This lesson presents an overview of Mesoamerican art and architecture.
Olmec Head from La Venta, Creative Commons, http://en.wikipedia.org/wiki/File:Mexico.Tab.OlmecHead.01.jpg; Image of Olmec Ceremonial Axe, Creative Commons, http://commons.wikimedia.org/wiki/File:British_Museum_Olmec_jade_votive_axe.jpg; Image of Teotihuacan, Public Domain, http://en.wikipedia.org/wiki/File:View_from_Pyramide_de_la_luna.jpg; Map of Teotihuacan, Public Domain, http://en.wikipedia.org/wiki/File:Teotihuacancityplan.png; Pyramid of the Sun, Teotihuacan, Creative Commons, http://commons.wikimedia.org/wiki/File:Mex.JPG; Detail of Temple of Quetzalcoatl, Teotihuacan, Creative Commons, http://en.wikipedia.org/wiki/File:Teotihuacan-Temple_of_the_Feathered_Serpent-3035.jpg; Goddess Mural Painting from Tetitla Apartment, Teotihuacan; Creative Commons: http://en.wikipedia.org/wiki/File:Tetitla_Teotihuacan_Great_Goddess_mural_(Abracapocus).jpg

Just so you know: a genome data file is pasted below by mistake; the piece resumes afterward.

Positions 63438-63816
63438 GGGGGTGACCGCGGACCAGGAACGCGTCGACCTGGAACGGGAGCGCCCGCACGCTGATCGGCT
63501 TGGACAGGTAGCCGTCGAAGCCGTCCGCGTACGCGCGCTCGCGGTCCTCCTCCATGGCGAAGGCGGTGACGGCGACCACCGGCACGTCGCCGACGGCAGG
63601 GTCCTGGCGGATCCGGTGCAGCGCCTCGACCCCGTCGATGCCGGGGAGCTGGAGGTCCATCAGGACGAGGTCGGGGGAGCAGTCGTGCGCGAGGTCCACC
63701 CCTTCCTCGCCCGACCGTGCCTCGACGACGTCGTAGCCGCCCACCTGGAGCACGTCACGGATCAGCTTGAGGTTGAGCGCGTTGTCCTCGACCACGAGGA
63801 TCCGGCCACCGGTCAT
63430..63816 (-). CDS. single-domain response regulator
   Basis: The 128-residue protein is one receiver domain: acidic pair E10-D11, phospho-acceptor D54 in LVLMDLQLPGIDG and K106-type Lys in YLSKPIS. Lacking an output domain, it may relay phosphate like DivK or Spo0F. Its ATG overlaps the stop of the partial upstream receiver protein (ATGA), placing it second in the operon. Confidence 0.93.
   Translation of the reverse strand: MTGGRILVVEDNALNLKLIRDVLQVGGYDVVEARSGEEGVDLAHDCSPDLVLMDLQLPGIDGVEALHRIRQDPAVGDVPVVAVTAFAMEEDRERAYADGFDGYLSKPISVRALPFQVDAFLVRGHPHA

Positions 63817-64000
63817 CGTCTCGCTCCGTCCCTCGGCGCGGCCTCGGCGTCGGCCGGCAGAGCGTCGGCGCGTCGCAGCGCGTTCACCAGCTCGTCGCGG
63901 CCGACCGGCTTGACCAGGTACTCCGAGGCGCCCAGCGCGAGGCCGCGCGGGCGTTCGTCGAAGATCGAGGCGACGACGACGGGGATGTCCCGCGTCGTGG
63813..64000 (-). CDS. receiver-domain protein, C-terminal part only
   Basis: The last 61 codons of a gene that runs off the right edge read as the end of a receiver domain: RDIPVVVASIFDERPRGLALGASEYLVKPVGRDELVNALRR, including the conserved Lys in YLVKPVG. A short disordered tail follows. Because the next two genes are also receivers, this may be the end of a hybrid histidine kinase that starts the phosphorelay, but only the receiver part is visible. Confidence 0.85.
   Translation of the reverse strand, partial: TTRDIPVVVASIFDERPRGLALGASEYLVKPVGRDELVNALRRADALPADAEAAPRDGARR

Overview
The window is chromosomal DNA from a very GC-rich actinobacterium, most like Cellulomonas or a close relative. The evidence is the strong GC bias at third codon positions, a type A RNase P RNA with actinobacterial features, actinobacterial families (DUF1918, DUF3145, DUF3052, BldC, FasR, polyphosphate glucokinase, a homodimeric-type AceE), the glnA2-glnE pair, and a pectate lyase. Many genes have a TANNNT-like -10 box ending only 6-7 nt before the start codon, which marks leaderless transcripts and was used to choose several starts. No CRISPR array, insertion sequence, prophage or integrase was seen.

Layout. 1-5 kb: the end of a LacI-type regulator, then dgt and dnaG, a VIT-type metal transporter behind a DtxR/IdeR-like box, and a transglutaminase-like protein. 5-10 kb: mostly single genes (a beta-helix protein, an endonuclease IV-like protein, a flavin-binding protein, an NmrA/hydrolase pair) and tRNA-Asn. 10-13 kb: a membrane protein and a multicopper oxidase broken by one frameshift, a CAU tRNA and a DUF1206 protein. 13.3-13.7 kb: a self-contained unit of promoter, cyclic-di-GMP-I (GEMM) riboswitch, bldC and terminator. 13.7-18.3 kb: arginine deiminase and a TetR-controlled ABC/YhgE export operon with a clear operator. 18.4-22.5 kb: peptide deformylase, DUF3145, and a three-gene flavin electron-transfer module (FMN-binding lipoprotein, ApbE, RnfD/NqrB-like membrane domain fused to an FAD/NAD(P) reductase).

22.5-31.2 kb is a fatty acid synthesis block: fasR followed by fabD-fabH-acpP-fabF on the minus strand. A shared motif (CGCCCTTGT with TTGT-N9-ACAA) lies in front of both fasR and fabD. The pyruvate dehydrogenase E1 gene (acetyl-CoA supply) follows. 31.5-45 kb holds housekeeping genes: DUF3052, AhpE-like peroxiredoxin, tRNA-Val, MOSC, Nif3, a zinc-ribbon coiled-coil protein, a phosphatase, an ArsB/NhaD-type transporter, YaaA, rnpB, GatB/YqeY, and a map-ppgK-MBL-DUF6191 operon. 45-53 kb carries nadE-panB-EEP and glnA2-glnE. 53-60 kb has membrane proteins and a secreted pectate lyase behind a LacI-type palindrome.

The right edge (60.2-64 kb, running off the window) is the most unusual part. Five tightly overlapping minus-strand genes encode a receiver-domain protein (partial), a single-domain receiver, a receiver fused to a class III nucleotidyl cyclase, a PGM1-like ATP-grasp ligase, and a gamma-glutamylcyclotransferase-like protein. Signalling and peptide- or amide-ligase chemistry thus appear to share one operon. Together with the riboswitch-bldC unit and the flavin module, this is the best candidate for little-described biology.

The horizontal arrangement of the elements of a building or town along a central axis.
A region that extends from central Mexico, Belize, Guatemala, El Salvador, Honduras, Nicaragua and Costa Rica.
The first civilization in Mexico.
An adjective referring to cultures that existed before the arrival of Columbus to the Americas in 1492.
Mesoamerican deity whose name means 'feathered serpent'.
A style of architecture characterized by a platform structure on top of a sloping surface. Also referenced as the slope-and-panel style. Often seen in pyramids built during the pre-Columbian Mesoamerica.
An expansive archaeological site in the Basin of Mexico containing the largest pyramids built during the pre-Columbian Americas.